China’s box office is set to end the year with its smallest growth in a decade, clouding the outlook as Hollywood pushes to show more of its films in theaters in the world’s second-largest movie market.
Beijing caps the number of imported films each year under a revenue-sharing deal reached in 2012. That quota, which Hollywood wants to increase from the official level of 34, is scheduled to be reviewed in 2017.
China accounted for 18.8% of worldwide movie ticket sales last year, versus 7.5% in 2012, according to research firm comScore.
For films imported under the cap, 25% of China ticket revenue goes to the U.S. film studio, a smaller share than the roughly 40% average in other international markets.
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While a drop in China’s ticket sales growth could muddy the outlook for foreign movies, Sanford Panitch, president of Sony Corp’s Columbia Pictures (sne), shrugged it off, saying: “We’ll take this slowdown in any territory in the world. It’s still an incredible story of a big growth market.”
Between January and November, tickets worth 41.4 billion yuan ($5.97 billion) were sold in China, industry tracker EntGroup said, up 4.4% over 2015. That is sharply slower than last year’s 50% jump and on track for the slowest annual growth in a decade.
But given the market’s size and potential, the Motion Picture Association of America remains eager for Beijing to open its doors wider. Box office experts say China’s ticket sales will overtake those in the United States and Canada within the next few years.
An MPAA official said it was “very encouraging” that U.S. and Chinese officials had agreed in recent talks to address issues including increasing the annual film quota and the revenue share that foreign studios receive.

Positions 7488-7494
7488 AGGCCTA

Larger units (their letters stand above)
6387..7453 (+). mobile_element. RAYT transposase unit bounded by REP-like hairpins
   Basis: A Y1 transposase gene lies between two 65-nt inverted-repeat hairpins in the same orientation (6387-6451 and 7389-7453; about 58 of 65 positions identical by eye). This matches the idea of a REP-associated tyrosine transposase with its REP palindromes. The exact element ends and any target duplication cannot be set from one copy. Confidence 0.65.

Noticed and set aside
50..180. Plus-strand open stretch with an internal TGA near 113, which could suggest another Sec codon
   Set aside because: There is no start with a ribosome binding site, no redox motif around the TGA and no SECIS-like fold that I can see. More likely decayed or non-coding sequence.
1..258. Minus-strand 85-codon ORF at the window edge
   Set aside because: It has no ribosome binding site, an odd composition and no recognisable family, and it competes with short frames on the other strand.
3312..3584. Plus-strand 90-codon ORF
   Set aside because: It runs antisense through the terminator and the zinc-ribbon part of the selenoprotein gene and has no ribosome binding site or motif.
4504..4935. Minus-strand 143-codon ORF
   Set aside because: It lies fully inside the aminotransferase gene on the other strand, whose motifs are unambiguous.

For now, co-productions are helping bring the two sides together.
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On Friday, Chinese theaters debuted “The Great Wall,” starring Matt Damon and produced by Legendary Entertainment—the Hollywood studio purchased by China’s Dalian Wanda—along with China Film Group and others. The movie was partly filmed at Wanda’s new studio in the eastern Chinese city of Qingdao. It has been designated an official China co-production and therefore avoided the cap on U.S.-made movies.
China is juggling its desire to welcome U.S. films, its investments in Hollywood and efforts to protect its industry.
“Culturally, they are very suspect of having too many American imports flood their country. They want their citizens to see homegrown hits and Chinese stories,” said Jonathan Papish, analyst for China Film Insider.
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The five-year 2012 deal concerning how many foreign films can be shown in China was announced at the end of a U.S. visit by Xi Jinping, then China’s vice president and now its president. Previously, China let only 20 foreign-made films play in the country each year.
In 2017, the two governments could extend the current agreement, or the number of imported films could be increased or decreased, said Greg Frazier, a consultant involved in the 2012 deal as an executive vice president at the MPAA.
He said the agreement “is vulnerable to the changing Chinese film market over the last five years. How dependent does the Chinese film sector and the government think it is on more U.S. product?”
Adding to the uncertainty is the election of Donald Trump as president in the United States.
Trump stoked tensions with China by speaking to the president of Taiwan on Dec. 2 and then publicly suggesting the “one China” policy was up for negotiation.
U.S.-based media executives were hoping for improved relations with China in 2017, said Matt Lieberman, a director at PwC and a consultant to major Hollywood studios. “That question is now up in the air.”
Trump’s representatives did not respond to a request for comment.